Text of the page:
Twelve days before MFS collapsed, former director, Michael Hiscock, was forced to sell 500,000 shares subject to a margin call, at $3.61 each. Eight days later, fellow director, Paul Manka, had almost 5 million MFS shares sold by his lender. On 22 February, 2008, ABC executive director, Martin Kemp’s margin lender sold 2 million shares at $3.57 per share.

Three days later, ABC announced a terrible financial result for the period ending 31 December, 2007, causing its share to slump to as low as $1.15 per share. Finally, late last year, former Oxiana CEO (and then OZ Minerals non-executive director), Owen Hegarty, had to sell 10 million OZ Minerals shares pursuant to a margin call, two weeks before the company was suspended from trading on financing concerns.

The Corporations Act states that a person with ‘inside information’ must not acquire or dispose of relevant financial products. Typical insider trading cases involve the purchase of shares in a company prior to a takeover announcement. Another example of insider trading occurs when a person with knowledge bad news, such as poor profit result or impending discounted rights issue, sells shares in a company before that information is publicly announced.

There is no indication that any of the above have breached the insider trading provisions, but the question arises — if an executive or director who possesses ‘inside information’ is subject to a ‘margin call’ from their lender, and that person declines to top-up their margin account, will such an action trigger the insider trading provisions?

An obvious argument, the seller’s defense is that the acquisition or disposal of shares was not committed by themselves, but rather by a third party seeking to enforce a contractual undertaking. While this may be true in a technical sense, in reality, a margin lender will generally allow their client a period of time (usually, around 24 hours) to ‘top-up’ their account with cash in order to prevent the forced sale of shares. If the borrower elects not to top up their account upon receiving a margin-call, they do so with the knowledge that their shares will almost certainly be sold the following day.

In many cases, those on the receiving end of a margin call have no liquid assets upon which they can use to top-up their account. For example, someone wouldn’t be expected to sell their principal residence in the space of 24 hours. In such an instance, the executive has no choice and the insider trading provisions are of no relevance. However, in other instances, executives or directors may very well have liquid funds available but elect not to use them to top-up their account, effectively compelling the margin lender to sell their shares.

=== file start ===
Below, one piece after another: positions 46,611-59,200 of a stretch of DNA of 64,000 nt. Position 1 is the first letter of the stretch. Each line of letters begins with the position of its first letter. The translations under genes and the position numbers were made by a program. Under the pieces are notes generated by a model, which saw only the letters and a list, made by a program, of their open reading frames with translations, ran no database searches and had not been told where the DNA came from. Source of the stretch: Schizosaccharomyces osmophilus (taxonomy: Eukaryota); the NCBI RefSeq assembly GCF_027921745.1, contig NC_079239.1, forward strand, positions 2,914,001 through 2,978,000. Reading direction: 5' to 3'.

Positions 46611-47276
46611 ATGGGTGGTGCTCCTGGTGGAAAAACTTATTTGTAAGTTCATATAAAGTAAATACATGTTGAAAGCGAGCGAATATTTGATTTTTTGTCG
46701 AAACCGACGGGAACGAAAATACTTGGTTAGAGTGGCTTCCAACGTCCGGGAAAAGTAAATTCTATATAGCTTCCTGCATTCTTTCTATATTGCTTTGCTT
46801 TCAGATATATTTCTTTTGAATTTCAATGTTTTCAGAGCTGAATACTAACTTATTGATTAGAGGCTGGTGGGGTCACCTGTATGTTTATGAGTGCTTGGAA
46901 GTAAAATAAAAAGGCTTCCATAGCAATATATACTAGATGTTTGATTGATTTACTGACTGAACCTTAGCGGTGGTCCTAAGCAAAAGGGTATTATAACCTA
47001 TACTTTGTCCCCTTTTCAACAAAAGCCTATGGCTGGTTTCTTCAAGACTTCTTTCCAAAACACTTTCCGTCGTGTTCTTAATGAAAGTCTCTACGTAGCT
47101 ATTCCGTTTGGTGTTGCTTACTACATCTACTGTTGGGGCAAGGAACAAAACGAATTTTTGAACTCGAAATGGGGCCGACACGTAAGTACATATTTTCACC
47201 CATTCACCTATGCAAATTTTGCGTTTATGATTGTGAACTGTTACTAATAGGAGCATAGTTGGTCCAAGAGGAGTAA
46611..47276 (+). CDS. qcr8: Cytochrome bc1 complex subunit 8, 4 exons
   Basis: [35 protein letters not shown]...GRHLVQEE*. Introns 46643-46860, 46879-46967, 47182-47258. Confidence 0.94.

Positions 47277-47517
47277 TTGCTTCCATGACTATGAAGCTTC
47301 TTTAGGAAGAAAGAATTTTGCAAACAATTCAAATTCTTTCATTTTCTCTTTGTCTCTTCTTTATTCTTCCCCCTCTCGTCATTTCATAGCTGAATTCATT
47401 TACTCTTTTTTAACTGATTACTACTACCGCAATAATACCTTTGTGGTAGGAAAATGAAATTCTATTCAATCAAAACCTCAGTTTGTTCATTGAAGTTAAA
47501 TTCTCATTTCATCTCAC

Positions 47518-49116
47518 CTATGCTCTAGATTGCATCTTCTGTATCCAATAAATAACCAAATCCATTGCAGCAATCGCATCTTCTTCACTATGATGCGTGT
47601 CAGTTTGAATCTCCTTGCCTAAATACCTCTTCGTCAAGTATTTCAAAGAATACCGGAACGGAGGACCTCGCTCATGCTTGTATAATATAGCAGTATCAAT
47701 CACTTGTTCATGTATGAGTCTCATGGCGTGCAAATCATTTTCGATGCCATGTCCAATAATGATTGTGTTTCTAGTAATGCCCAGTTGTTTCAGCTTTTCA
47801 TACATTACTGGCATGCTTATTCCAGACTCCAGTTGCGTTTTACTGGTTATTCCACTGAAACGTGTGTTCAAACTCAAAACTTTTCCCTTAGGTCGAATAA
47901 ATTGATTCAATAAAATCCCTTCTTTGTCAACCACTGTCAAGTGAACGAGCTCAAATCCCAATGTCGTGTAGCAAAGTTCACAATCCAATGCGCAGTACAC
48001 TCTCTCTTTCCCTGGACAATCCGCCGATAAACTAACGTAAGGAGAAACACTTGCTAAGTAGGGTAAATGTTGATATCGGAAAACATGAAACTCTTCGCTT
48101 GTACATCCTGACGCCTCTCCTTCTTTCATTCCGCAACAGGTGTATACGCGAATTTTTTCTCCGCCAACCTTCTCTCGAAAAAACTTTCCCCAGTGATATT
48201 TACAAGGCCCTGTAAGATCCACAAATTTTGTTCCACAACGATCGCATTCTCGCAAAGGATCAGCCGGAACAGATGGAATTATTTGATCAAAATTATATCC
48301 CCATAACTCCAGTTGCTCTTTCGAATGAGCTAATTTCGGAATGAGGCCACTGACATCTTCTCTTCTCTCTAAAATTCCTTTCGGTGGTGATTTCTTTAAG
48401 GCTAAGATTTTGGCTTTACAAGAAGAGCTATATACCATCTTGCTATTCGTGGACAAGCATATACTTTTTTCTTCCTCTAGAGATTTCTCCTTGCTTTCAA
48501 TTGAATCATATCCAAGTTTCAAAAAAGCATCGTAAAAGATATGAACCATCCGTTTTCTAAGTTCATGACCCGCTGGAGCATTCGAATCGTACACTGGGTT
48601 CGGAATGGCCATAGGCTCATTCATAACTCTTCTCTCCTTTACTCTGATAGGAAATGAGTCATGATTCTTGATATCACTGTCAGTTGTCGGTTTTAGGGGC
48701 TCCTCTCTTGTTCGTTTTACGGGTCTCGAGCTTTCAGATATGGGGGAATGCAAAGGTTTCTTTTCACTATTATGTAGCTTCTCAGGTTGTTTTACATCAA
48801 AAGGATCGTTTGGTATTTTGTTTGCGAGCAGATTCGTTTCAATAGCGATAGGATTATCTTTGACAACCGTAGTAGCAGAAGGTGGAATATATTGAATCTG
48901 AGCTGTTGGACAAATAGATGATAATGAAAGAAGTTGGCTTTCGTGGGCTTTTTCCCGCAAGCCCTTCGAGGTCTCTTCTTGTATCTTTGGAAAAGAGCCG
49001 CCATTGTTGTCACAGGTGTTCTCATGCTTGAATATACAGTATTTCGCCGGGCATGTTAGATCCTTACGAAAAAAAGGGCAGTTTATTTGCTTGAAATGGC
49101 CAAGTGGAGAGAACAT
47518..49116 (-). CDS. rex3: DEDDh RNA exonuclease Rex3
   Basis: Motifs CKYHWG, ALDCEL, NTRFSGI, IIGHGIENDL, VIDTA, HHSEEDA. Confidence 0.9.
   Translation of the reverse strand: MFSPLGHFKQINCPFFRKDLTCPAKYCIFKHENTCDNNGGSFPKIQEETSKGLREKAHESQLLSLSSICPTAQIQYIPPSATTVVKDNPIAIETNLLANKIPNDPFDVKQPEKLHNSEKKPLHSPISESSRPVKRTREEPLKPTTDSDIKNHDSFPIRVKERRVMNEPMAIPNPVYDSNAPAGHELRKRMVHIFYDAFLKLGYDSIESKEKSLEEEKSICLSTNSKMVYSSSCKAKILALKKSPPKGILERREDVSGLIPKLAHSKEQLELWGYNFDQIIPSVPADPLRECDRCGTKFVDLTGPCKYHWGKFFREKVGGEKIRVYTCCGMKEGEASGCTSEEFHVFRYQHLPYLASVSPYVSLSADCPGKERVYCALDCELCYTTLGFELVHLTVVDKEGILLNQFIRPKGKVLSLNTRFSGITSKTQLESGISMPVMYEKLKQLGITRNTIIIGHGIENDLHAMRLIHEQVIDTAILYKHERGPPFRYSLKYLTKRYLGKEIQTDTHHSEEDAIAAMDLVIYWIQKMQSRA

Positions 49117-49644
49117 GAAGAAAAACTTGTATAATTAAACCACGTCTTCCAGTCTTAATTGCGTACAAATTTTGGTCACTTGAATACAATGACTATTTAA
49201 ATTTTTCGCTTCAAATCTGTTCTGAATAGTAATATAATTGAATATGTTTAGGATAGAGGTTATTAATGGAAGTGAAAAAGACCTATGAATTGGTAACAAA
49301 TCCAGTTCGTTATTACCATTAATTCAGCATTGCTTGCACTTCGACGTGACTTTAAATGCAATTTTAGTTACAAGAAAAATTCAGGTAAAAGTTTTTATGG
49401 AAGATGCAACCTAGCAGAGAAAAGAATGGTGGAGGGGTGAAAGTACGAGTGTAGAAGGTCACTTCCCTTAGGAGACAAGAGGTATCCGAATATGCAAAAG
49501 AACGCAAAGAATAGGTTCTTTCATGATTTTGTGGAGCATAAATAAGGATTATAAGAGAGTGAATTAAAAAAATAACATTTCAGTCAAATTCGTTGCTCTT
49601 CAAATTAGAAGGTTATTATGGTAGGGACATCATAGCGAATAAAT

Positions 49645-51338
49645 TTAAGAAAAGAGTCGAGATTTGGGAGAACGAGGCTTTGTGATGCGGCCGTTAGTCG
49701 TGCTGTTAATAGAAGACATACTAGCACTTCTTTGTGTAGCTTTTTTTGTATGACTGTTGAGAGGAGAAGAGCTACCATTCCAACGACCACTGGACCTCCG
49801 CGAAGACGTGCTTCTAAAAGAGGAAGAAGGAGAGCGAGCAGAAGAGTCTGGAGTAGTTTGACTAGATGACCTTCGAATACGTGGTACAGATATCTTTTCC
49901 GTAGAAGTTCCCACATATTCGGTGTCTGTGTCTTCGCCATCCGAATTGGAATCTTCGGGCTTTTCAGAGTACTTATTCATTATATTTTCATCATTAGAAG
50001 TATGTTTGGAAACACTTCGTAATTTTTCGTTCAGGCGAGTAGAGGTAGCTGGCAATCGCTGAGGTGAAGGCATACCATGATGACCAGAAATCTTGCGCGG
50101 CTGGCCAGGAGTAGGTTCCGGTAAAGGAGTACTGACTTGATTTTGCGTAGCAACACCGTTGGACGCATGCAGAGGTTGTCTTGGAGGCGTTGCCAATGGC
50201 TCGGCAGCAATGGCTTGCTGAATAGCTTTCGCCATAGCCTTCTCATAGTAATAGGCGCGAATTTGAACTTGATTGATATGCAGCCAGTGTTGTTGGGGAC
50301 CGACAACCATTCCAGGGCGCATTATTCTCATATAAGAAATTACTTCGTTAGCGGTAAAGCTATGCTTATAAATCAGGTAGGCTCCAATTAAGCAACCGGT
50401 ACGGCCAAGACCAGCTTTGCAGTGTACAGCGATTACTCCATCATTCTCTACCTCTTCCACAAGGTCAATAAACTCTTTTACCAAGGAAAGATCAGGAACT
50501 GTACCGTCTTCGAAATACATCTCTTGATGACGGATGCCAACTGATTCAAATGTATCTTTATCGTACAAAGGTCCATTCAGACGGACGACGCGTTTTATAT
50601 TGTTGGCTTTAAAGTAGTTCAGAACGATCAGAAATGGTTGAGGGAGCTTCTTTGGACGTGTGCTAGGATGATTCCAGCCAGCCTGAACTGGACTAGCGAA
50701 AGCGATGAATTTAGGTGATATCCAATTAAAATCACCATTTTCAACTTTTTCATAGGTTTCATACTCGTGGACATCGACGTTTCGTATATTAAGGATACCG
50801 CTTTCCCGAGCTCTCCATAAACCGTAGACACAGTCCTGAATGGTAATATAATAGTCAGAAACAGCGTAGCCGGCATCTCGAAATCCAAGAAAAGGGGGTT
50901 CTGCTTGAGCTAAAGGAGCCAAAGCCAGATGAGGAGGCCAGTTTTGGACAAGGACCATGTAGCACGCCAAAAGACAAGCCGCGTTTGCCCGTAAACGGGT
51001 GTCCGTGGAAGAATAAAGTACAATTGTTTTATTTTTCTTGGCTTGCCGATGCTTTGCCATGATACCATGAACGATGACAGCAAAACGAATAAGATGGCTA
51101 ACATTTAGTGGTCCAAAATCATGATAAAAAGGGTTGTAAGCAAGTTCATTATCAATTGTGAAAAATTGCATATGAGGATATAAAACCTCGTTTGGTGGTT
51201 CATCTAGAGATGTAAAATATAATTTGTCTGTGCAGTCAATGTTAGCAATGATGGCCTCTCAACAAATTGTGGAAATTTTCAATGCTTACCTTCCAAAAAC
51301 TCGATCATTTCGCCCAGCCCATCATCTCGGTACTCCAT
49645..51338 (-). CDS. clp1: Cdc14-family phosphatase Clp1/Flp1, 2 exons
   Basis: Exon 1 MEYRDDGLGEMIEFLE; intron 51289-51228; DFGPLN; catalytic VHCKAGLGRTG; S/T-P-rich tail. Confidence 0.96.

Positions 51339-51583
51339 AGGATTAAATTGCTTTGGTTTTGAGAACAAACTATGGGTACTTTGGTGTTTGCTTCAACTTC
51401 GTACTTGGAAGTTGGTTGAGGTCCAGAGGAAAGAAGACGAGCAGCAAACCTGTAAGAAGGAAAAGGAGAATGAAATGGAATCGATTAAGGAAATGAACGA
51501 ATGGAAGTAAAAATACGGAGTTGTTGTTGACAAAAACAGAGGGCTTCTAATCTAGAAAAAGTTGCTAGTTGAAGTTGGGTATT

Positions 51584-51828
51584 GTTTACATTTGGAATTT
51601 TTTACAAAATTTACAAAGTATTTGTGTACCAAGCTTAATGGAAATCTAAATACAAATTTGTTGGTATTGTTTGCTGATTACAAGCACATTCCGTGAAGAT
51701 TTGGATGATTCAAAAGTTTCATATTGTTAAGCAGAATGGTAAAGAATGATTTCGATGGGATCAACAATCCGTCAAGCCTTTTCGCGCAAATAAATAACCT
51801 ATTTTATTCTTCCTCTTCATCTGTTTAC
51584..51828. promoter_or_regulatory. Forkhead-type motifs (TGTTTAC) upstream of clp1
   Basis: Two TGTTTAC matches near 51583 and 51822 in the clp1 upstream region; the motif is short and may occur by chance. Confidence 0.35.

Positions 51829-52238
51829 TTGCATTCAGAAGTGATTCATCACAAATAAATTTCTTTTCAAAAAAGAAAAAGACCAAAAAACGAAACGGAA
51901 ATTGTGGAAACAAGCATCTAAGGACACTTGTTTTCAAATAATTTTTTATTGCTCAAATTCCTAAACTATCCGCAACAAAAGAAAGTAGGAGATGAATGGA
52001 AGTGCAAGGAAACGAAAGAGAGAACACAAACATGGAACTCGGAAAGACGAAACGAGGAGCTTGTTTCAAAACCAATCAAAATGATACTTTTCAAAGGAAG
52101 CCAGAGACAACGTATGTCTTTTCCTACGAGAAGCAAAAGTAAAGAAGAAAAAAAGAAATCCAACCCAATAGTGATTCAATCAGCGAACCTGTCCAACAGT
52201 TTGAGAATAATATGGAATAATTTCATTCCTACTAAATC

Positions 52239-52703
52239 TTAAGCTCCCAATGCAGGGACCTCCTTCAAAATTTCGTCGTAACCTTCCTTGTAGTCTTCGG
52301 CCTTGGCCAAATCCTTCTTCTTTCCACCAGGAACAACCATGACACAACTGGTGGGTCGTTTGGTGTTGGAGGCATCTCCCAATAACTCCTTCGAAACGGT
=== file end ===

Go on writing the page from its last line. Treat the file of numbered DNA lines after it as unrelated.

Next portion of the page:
Between 18 and 20 November, 2008, the former CEO of Oxiana (and later, a non-executive director of OZ Minerals), Owen Hegarty, was subject to a margin call from his lender. According to this announcement by the company, Hegarty sold 10,000,000 OZ Minerals shares “as a result of margin calls.” The alleged share sales amounted to $6.2 million (or 62 cents per share). The following week, OZ Minerals shares fell further to $0.55 and two weeks later, the shares were suspended as the company sought refinancing of loan facilities.

Hegarty was a non-executive director at the time, so he may or may not have possessed inside information at the time of the share sales. (Until Minmetals launched a surprise takeover bid earlier this week, many market watchers believed that OZ Minerals equity holders would receive nothing for their equity stakes in the company).

Leaving aside the issue of whether Hegarty actually possessed inside information at the time of the share sales (in Hegarty’s defense, as a non-executive director, he may not have been fully aware of OZ Minerals’ dire plight) there is the question of whether the former Oxiana chief had the means to top-up his margin account.

In this respect, it is noted that only four months prior, Hegarty received an $8.35 million ex gratia payment from OZ Minerals. Further, it was reported in yesterday’s Financial Review that “Hegarty… is understood to be leading a consortium that is in exclusive talks to buy the Martabe gold and silver project in Indonesia from OZ.” The Martabe project was valued by Grant Samuel last year at between $707 and $815 million.

Crikey contacted ASIC to seek their views on the issue of margin-calls and potential insider trading offences, but an ASIC spokesperson declined to comment on the matter.